Local sales tax revenue up

Published 7:14 pm Monday, September 8, 2008

Even in trying economic conditions, Pike County residents haven’t stopped shopping locally.

City and county governments have seen growth in sales tax revenues this year, despite a nationwide economic slowdown.

But as far as sales-tax redistribution, local schools have not.

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“With the downturn in the economy, we’re seeing other people around us experiencing a loss of sales tax,” Troy Mayor Jimmy Lunsford said. “But we had incurred a considerable amount of retail growth, and it’s helped us beat the economic downturn.”

The City of Troy, which receives 2-cent revenues from local sales tax, has seen a little more than $200,000 in sales tax growth in the last year.

From October 2007 to July 2008, Lunsford said the city has brought in $4.9 million in sales tax revenues, up from the previous year’s $4.68 million.

In Brundidge, the city’s 2-cent sales tax has generated an increase in revenues as well.

City Manager Britt Thomas said Brundidge has brought in a 6 percent increase in revenues, with more than $381,000 so far.

And in the county, which receives 25 percent of a one-cent sales tax, Pike County Administrator Harry Sanders said they, too have growth.

“The latest report through July this year, is we have about 3.92 percent above last year’s,” Sanders said.

Sanders said in the county, an automatic $150,000 comes off the top of the one-cent revenues to allot to different county agencies. After that, 25 percent is given to the commission and the other 75 percent is split between the city and county school systems based on enrollment.

Both local school systems report sales tax revenue is down.

Troy City Schools Superintendent Linda Felton-Smith said even with more time left in the budget year, sales tax appears to be down.

“Based on previous years, the projection does not look as if we will have as much in sales tax revenue in ’08 as we did in ’07,” Felton-Smith said.

Felton-Smith said based on last year’s figures, Troy City Schools projects to be short about $248,000 in sales tax revenues. Through July, city schools have received $2.3 million in revenues this year.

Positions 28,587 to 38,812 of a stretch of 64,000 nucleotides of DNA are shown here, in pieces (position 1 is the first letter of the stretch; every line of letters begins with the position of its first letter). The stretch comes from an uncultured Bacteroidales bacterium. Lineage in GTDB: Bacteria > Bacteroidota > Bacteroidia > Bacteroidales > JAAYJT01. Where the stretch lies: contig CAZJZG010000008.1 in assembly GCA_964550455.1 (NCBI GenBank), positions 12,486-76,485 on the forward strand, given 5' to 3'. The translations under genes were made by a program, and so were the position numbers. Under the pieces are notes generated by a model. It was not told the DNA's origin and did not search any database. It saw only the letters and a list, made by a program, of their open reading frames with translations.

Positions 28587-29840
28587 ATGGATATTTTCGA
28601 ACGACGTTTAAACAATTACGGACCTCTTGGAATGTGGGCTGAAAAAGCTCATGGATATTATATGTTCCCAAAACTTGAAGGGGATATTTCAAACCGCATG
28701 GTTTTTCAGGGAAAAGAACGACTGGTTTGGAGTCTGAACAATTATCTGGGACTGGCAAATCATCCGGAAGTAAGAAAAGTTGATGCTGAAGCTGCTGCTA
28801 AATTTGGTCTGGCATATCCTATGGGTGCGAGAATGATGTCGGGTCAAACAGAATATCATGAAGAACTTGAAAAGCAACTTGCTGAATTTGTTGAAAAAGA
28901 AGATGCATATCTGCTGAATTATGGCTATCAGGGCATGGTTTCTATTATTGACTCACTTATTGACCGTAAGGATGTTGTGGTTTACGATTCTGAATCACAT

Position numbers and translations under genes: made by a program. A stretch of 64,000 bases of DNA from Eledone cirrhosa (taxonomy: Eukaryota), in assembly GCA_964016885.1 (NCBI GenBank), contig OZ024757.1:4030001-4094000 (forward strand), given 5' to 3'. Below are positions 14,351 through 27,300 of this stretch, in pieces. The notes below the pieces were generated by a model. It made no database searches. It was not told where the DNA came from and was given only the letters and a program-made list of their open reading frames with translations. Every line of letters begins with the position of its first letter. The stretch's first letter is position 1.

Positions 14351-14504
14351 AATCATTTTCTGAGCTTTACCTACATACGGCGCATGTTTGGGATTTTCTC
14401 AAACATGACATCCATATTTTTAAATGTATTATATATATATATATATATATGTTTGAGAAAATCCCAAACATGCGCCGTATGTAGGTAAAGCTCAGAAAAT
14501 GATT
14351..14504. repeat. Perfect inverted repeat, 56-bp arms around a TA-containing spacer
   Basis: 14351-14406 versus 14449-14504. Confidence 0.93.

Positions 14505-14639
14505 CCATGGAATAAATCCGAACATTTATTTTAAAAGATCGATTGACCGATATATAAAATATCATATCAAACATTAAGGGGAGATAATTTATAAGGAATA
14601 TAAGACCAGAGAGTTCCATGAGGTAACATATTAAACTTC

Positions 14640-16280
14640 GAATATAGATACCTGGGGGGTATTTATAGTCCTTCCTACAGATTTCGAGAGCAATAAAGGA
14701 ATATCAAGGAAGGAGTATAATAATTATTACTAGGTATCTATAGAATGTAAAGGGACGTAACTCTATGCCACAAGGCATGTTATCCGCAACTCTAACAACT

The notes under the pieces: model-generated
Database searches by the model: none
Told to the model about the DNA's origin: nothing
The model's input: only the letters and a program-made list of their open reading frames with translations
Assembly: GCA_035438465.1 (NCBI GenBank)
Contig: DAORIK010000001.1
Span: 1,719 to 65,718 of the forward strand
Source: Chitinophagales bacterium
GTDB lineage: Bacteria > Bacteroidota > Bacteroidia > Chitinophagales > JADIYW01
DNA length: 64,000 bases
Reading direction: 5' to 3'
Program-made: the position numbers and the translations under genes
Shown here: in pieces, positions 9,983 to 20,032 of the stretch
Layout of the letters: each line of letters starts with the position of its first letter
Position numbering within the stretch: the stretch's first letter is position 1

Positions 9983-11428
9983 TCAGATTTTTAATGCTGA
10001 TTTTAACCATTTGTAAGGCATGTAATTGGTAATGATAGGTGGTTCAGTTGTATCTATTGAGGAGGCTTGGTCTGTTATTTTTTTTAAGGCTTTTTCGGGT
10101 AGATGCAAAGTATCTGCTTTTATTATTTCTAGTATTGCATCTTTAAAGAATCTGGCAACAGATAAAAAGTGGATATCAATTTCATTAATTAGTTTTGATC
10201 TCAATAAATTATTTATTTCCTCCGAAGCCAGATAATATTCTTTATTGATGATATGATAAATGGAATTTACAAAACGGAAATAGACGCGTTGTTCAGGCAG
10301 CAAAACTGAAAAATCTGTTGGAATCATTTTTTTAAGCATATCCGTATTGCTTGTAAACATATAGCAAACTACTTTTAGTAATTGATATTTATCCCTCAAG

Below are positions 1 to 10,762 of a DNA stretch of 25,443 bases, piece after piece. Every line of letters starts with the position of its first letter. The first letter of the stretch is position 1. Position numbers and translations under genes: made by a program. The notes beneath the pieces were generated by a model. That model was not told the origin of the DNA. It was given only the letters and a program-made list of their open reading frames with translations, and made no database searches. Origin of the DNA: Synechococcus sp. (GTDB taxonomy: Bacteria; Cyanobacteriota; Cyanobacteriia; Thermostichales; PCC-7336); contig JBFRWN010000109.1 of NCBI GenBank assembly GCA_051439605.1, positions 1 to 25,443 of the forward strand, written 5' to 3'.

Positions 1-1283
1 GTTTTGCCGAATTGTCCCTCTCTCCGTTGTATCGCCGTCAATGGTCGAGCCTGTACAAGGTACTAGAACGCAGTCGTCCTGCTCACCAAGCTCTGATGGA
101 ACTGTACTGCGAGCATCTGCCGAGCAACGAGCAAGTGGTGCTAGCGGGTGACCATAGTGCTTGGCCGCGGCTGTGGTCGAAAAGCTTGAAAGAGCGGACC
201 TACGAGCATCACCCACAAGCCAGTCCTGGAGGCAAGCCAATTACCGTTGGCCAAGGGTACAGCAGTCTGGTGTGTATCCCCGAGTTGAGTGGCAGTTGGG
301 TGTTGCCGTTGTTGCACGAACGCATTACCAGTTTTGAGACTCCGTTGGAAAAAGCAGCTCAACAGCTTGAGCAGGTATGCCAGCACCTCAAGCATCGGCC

Pike County Schools Superintendent Mark Bazzell said with two-months before the next budget year, revenue is down by $200,000. He said he’s counting on growth in the county, though the school systems likely won’t see it this time around.

“It’s clear the sales tax revenue in Pike County will exceed what we had last year,” Bazzell said. “I anticipate when we get August and September receipts, if that holds consistent, we will have about a 7 percent decrease.”

This is the first full year school systems have had to share their sales tax with the county commission, but Bazzell said it has not hurt the county schools.

“We will actually be better off at this time than I anticipated us to be, feeling the impact of the redistribution,” Bazzell said.

For all local governments, sales tax revenues add income to their general funds.

In schools, the monies are used to fund local teacher units, purchase textbooks and assist with any other needs.

Both school systems now have 12 locally funded teacher units, superintendents said.

Even though cities and counties have seen a growth, they aren’t projecting for more growth in the upcoming year.

“I just don’t feel comfortable at this point projecting an increase,” Lunsford said. “Since we have an increase, I won’t decrease it but will project it based on our receipts for this 12 months.”

Sanders said the county’s proposed budget allots $800,000 in revenue, $50,000 more than last year’s projections.

“What we’re planning on is to be on the conservative side and be level on that revenue,” Sanders said.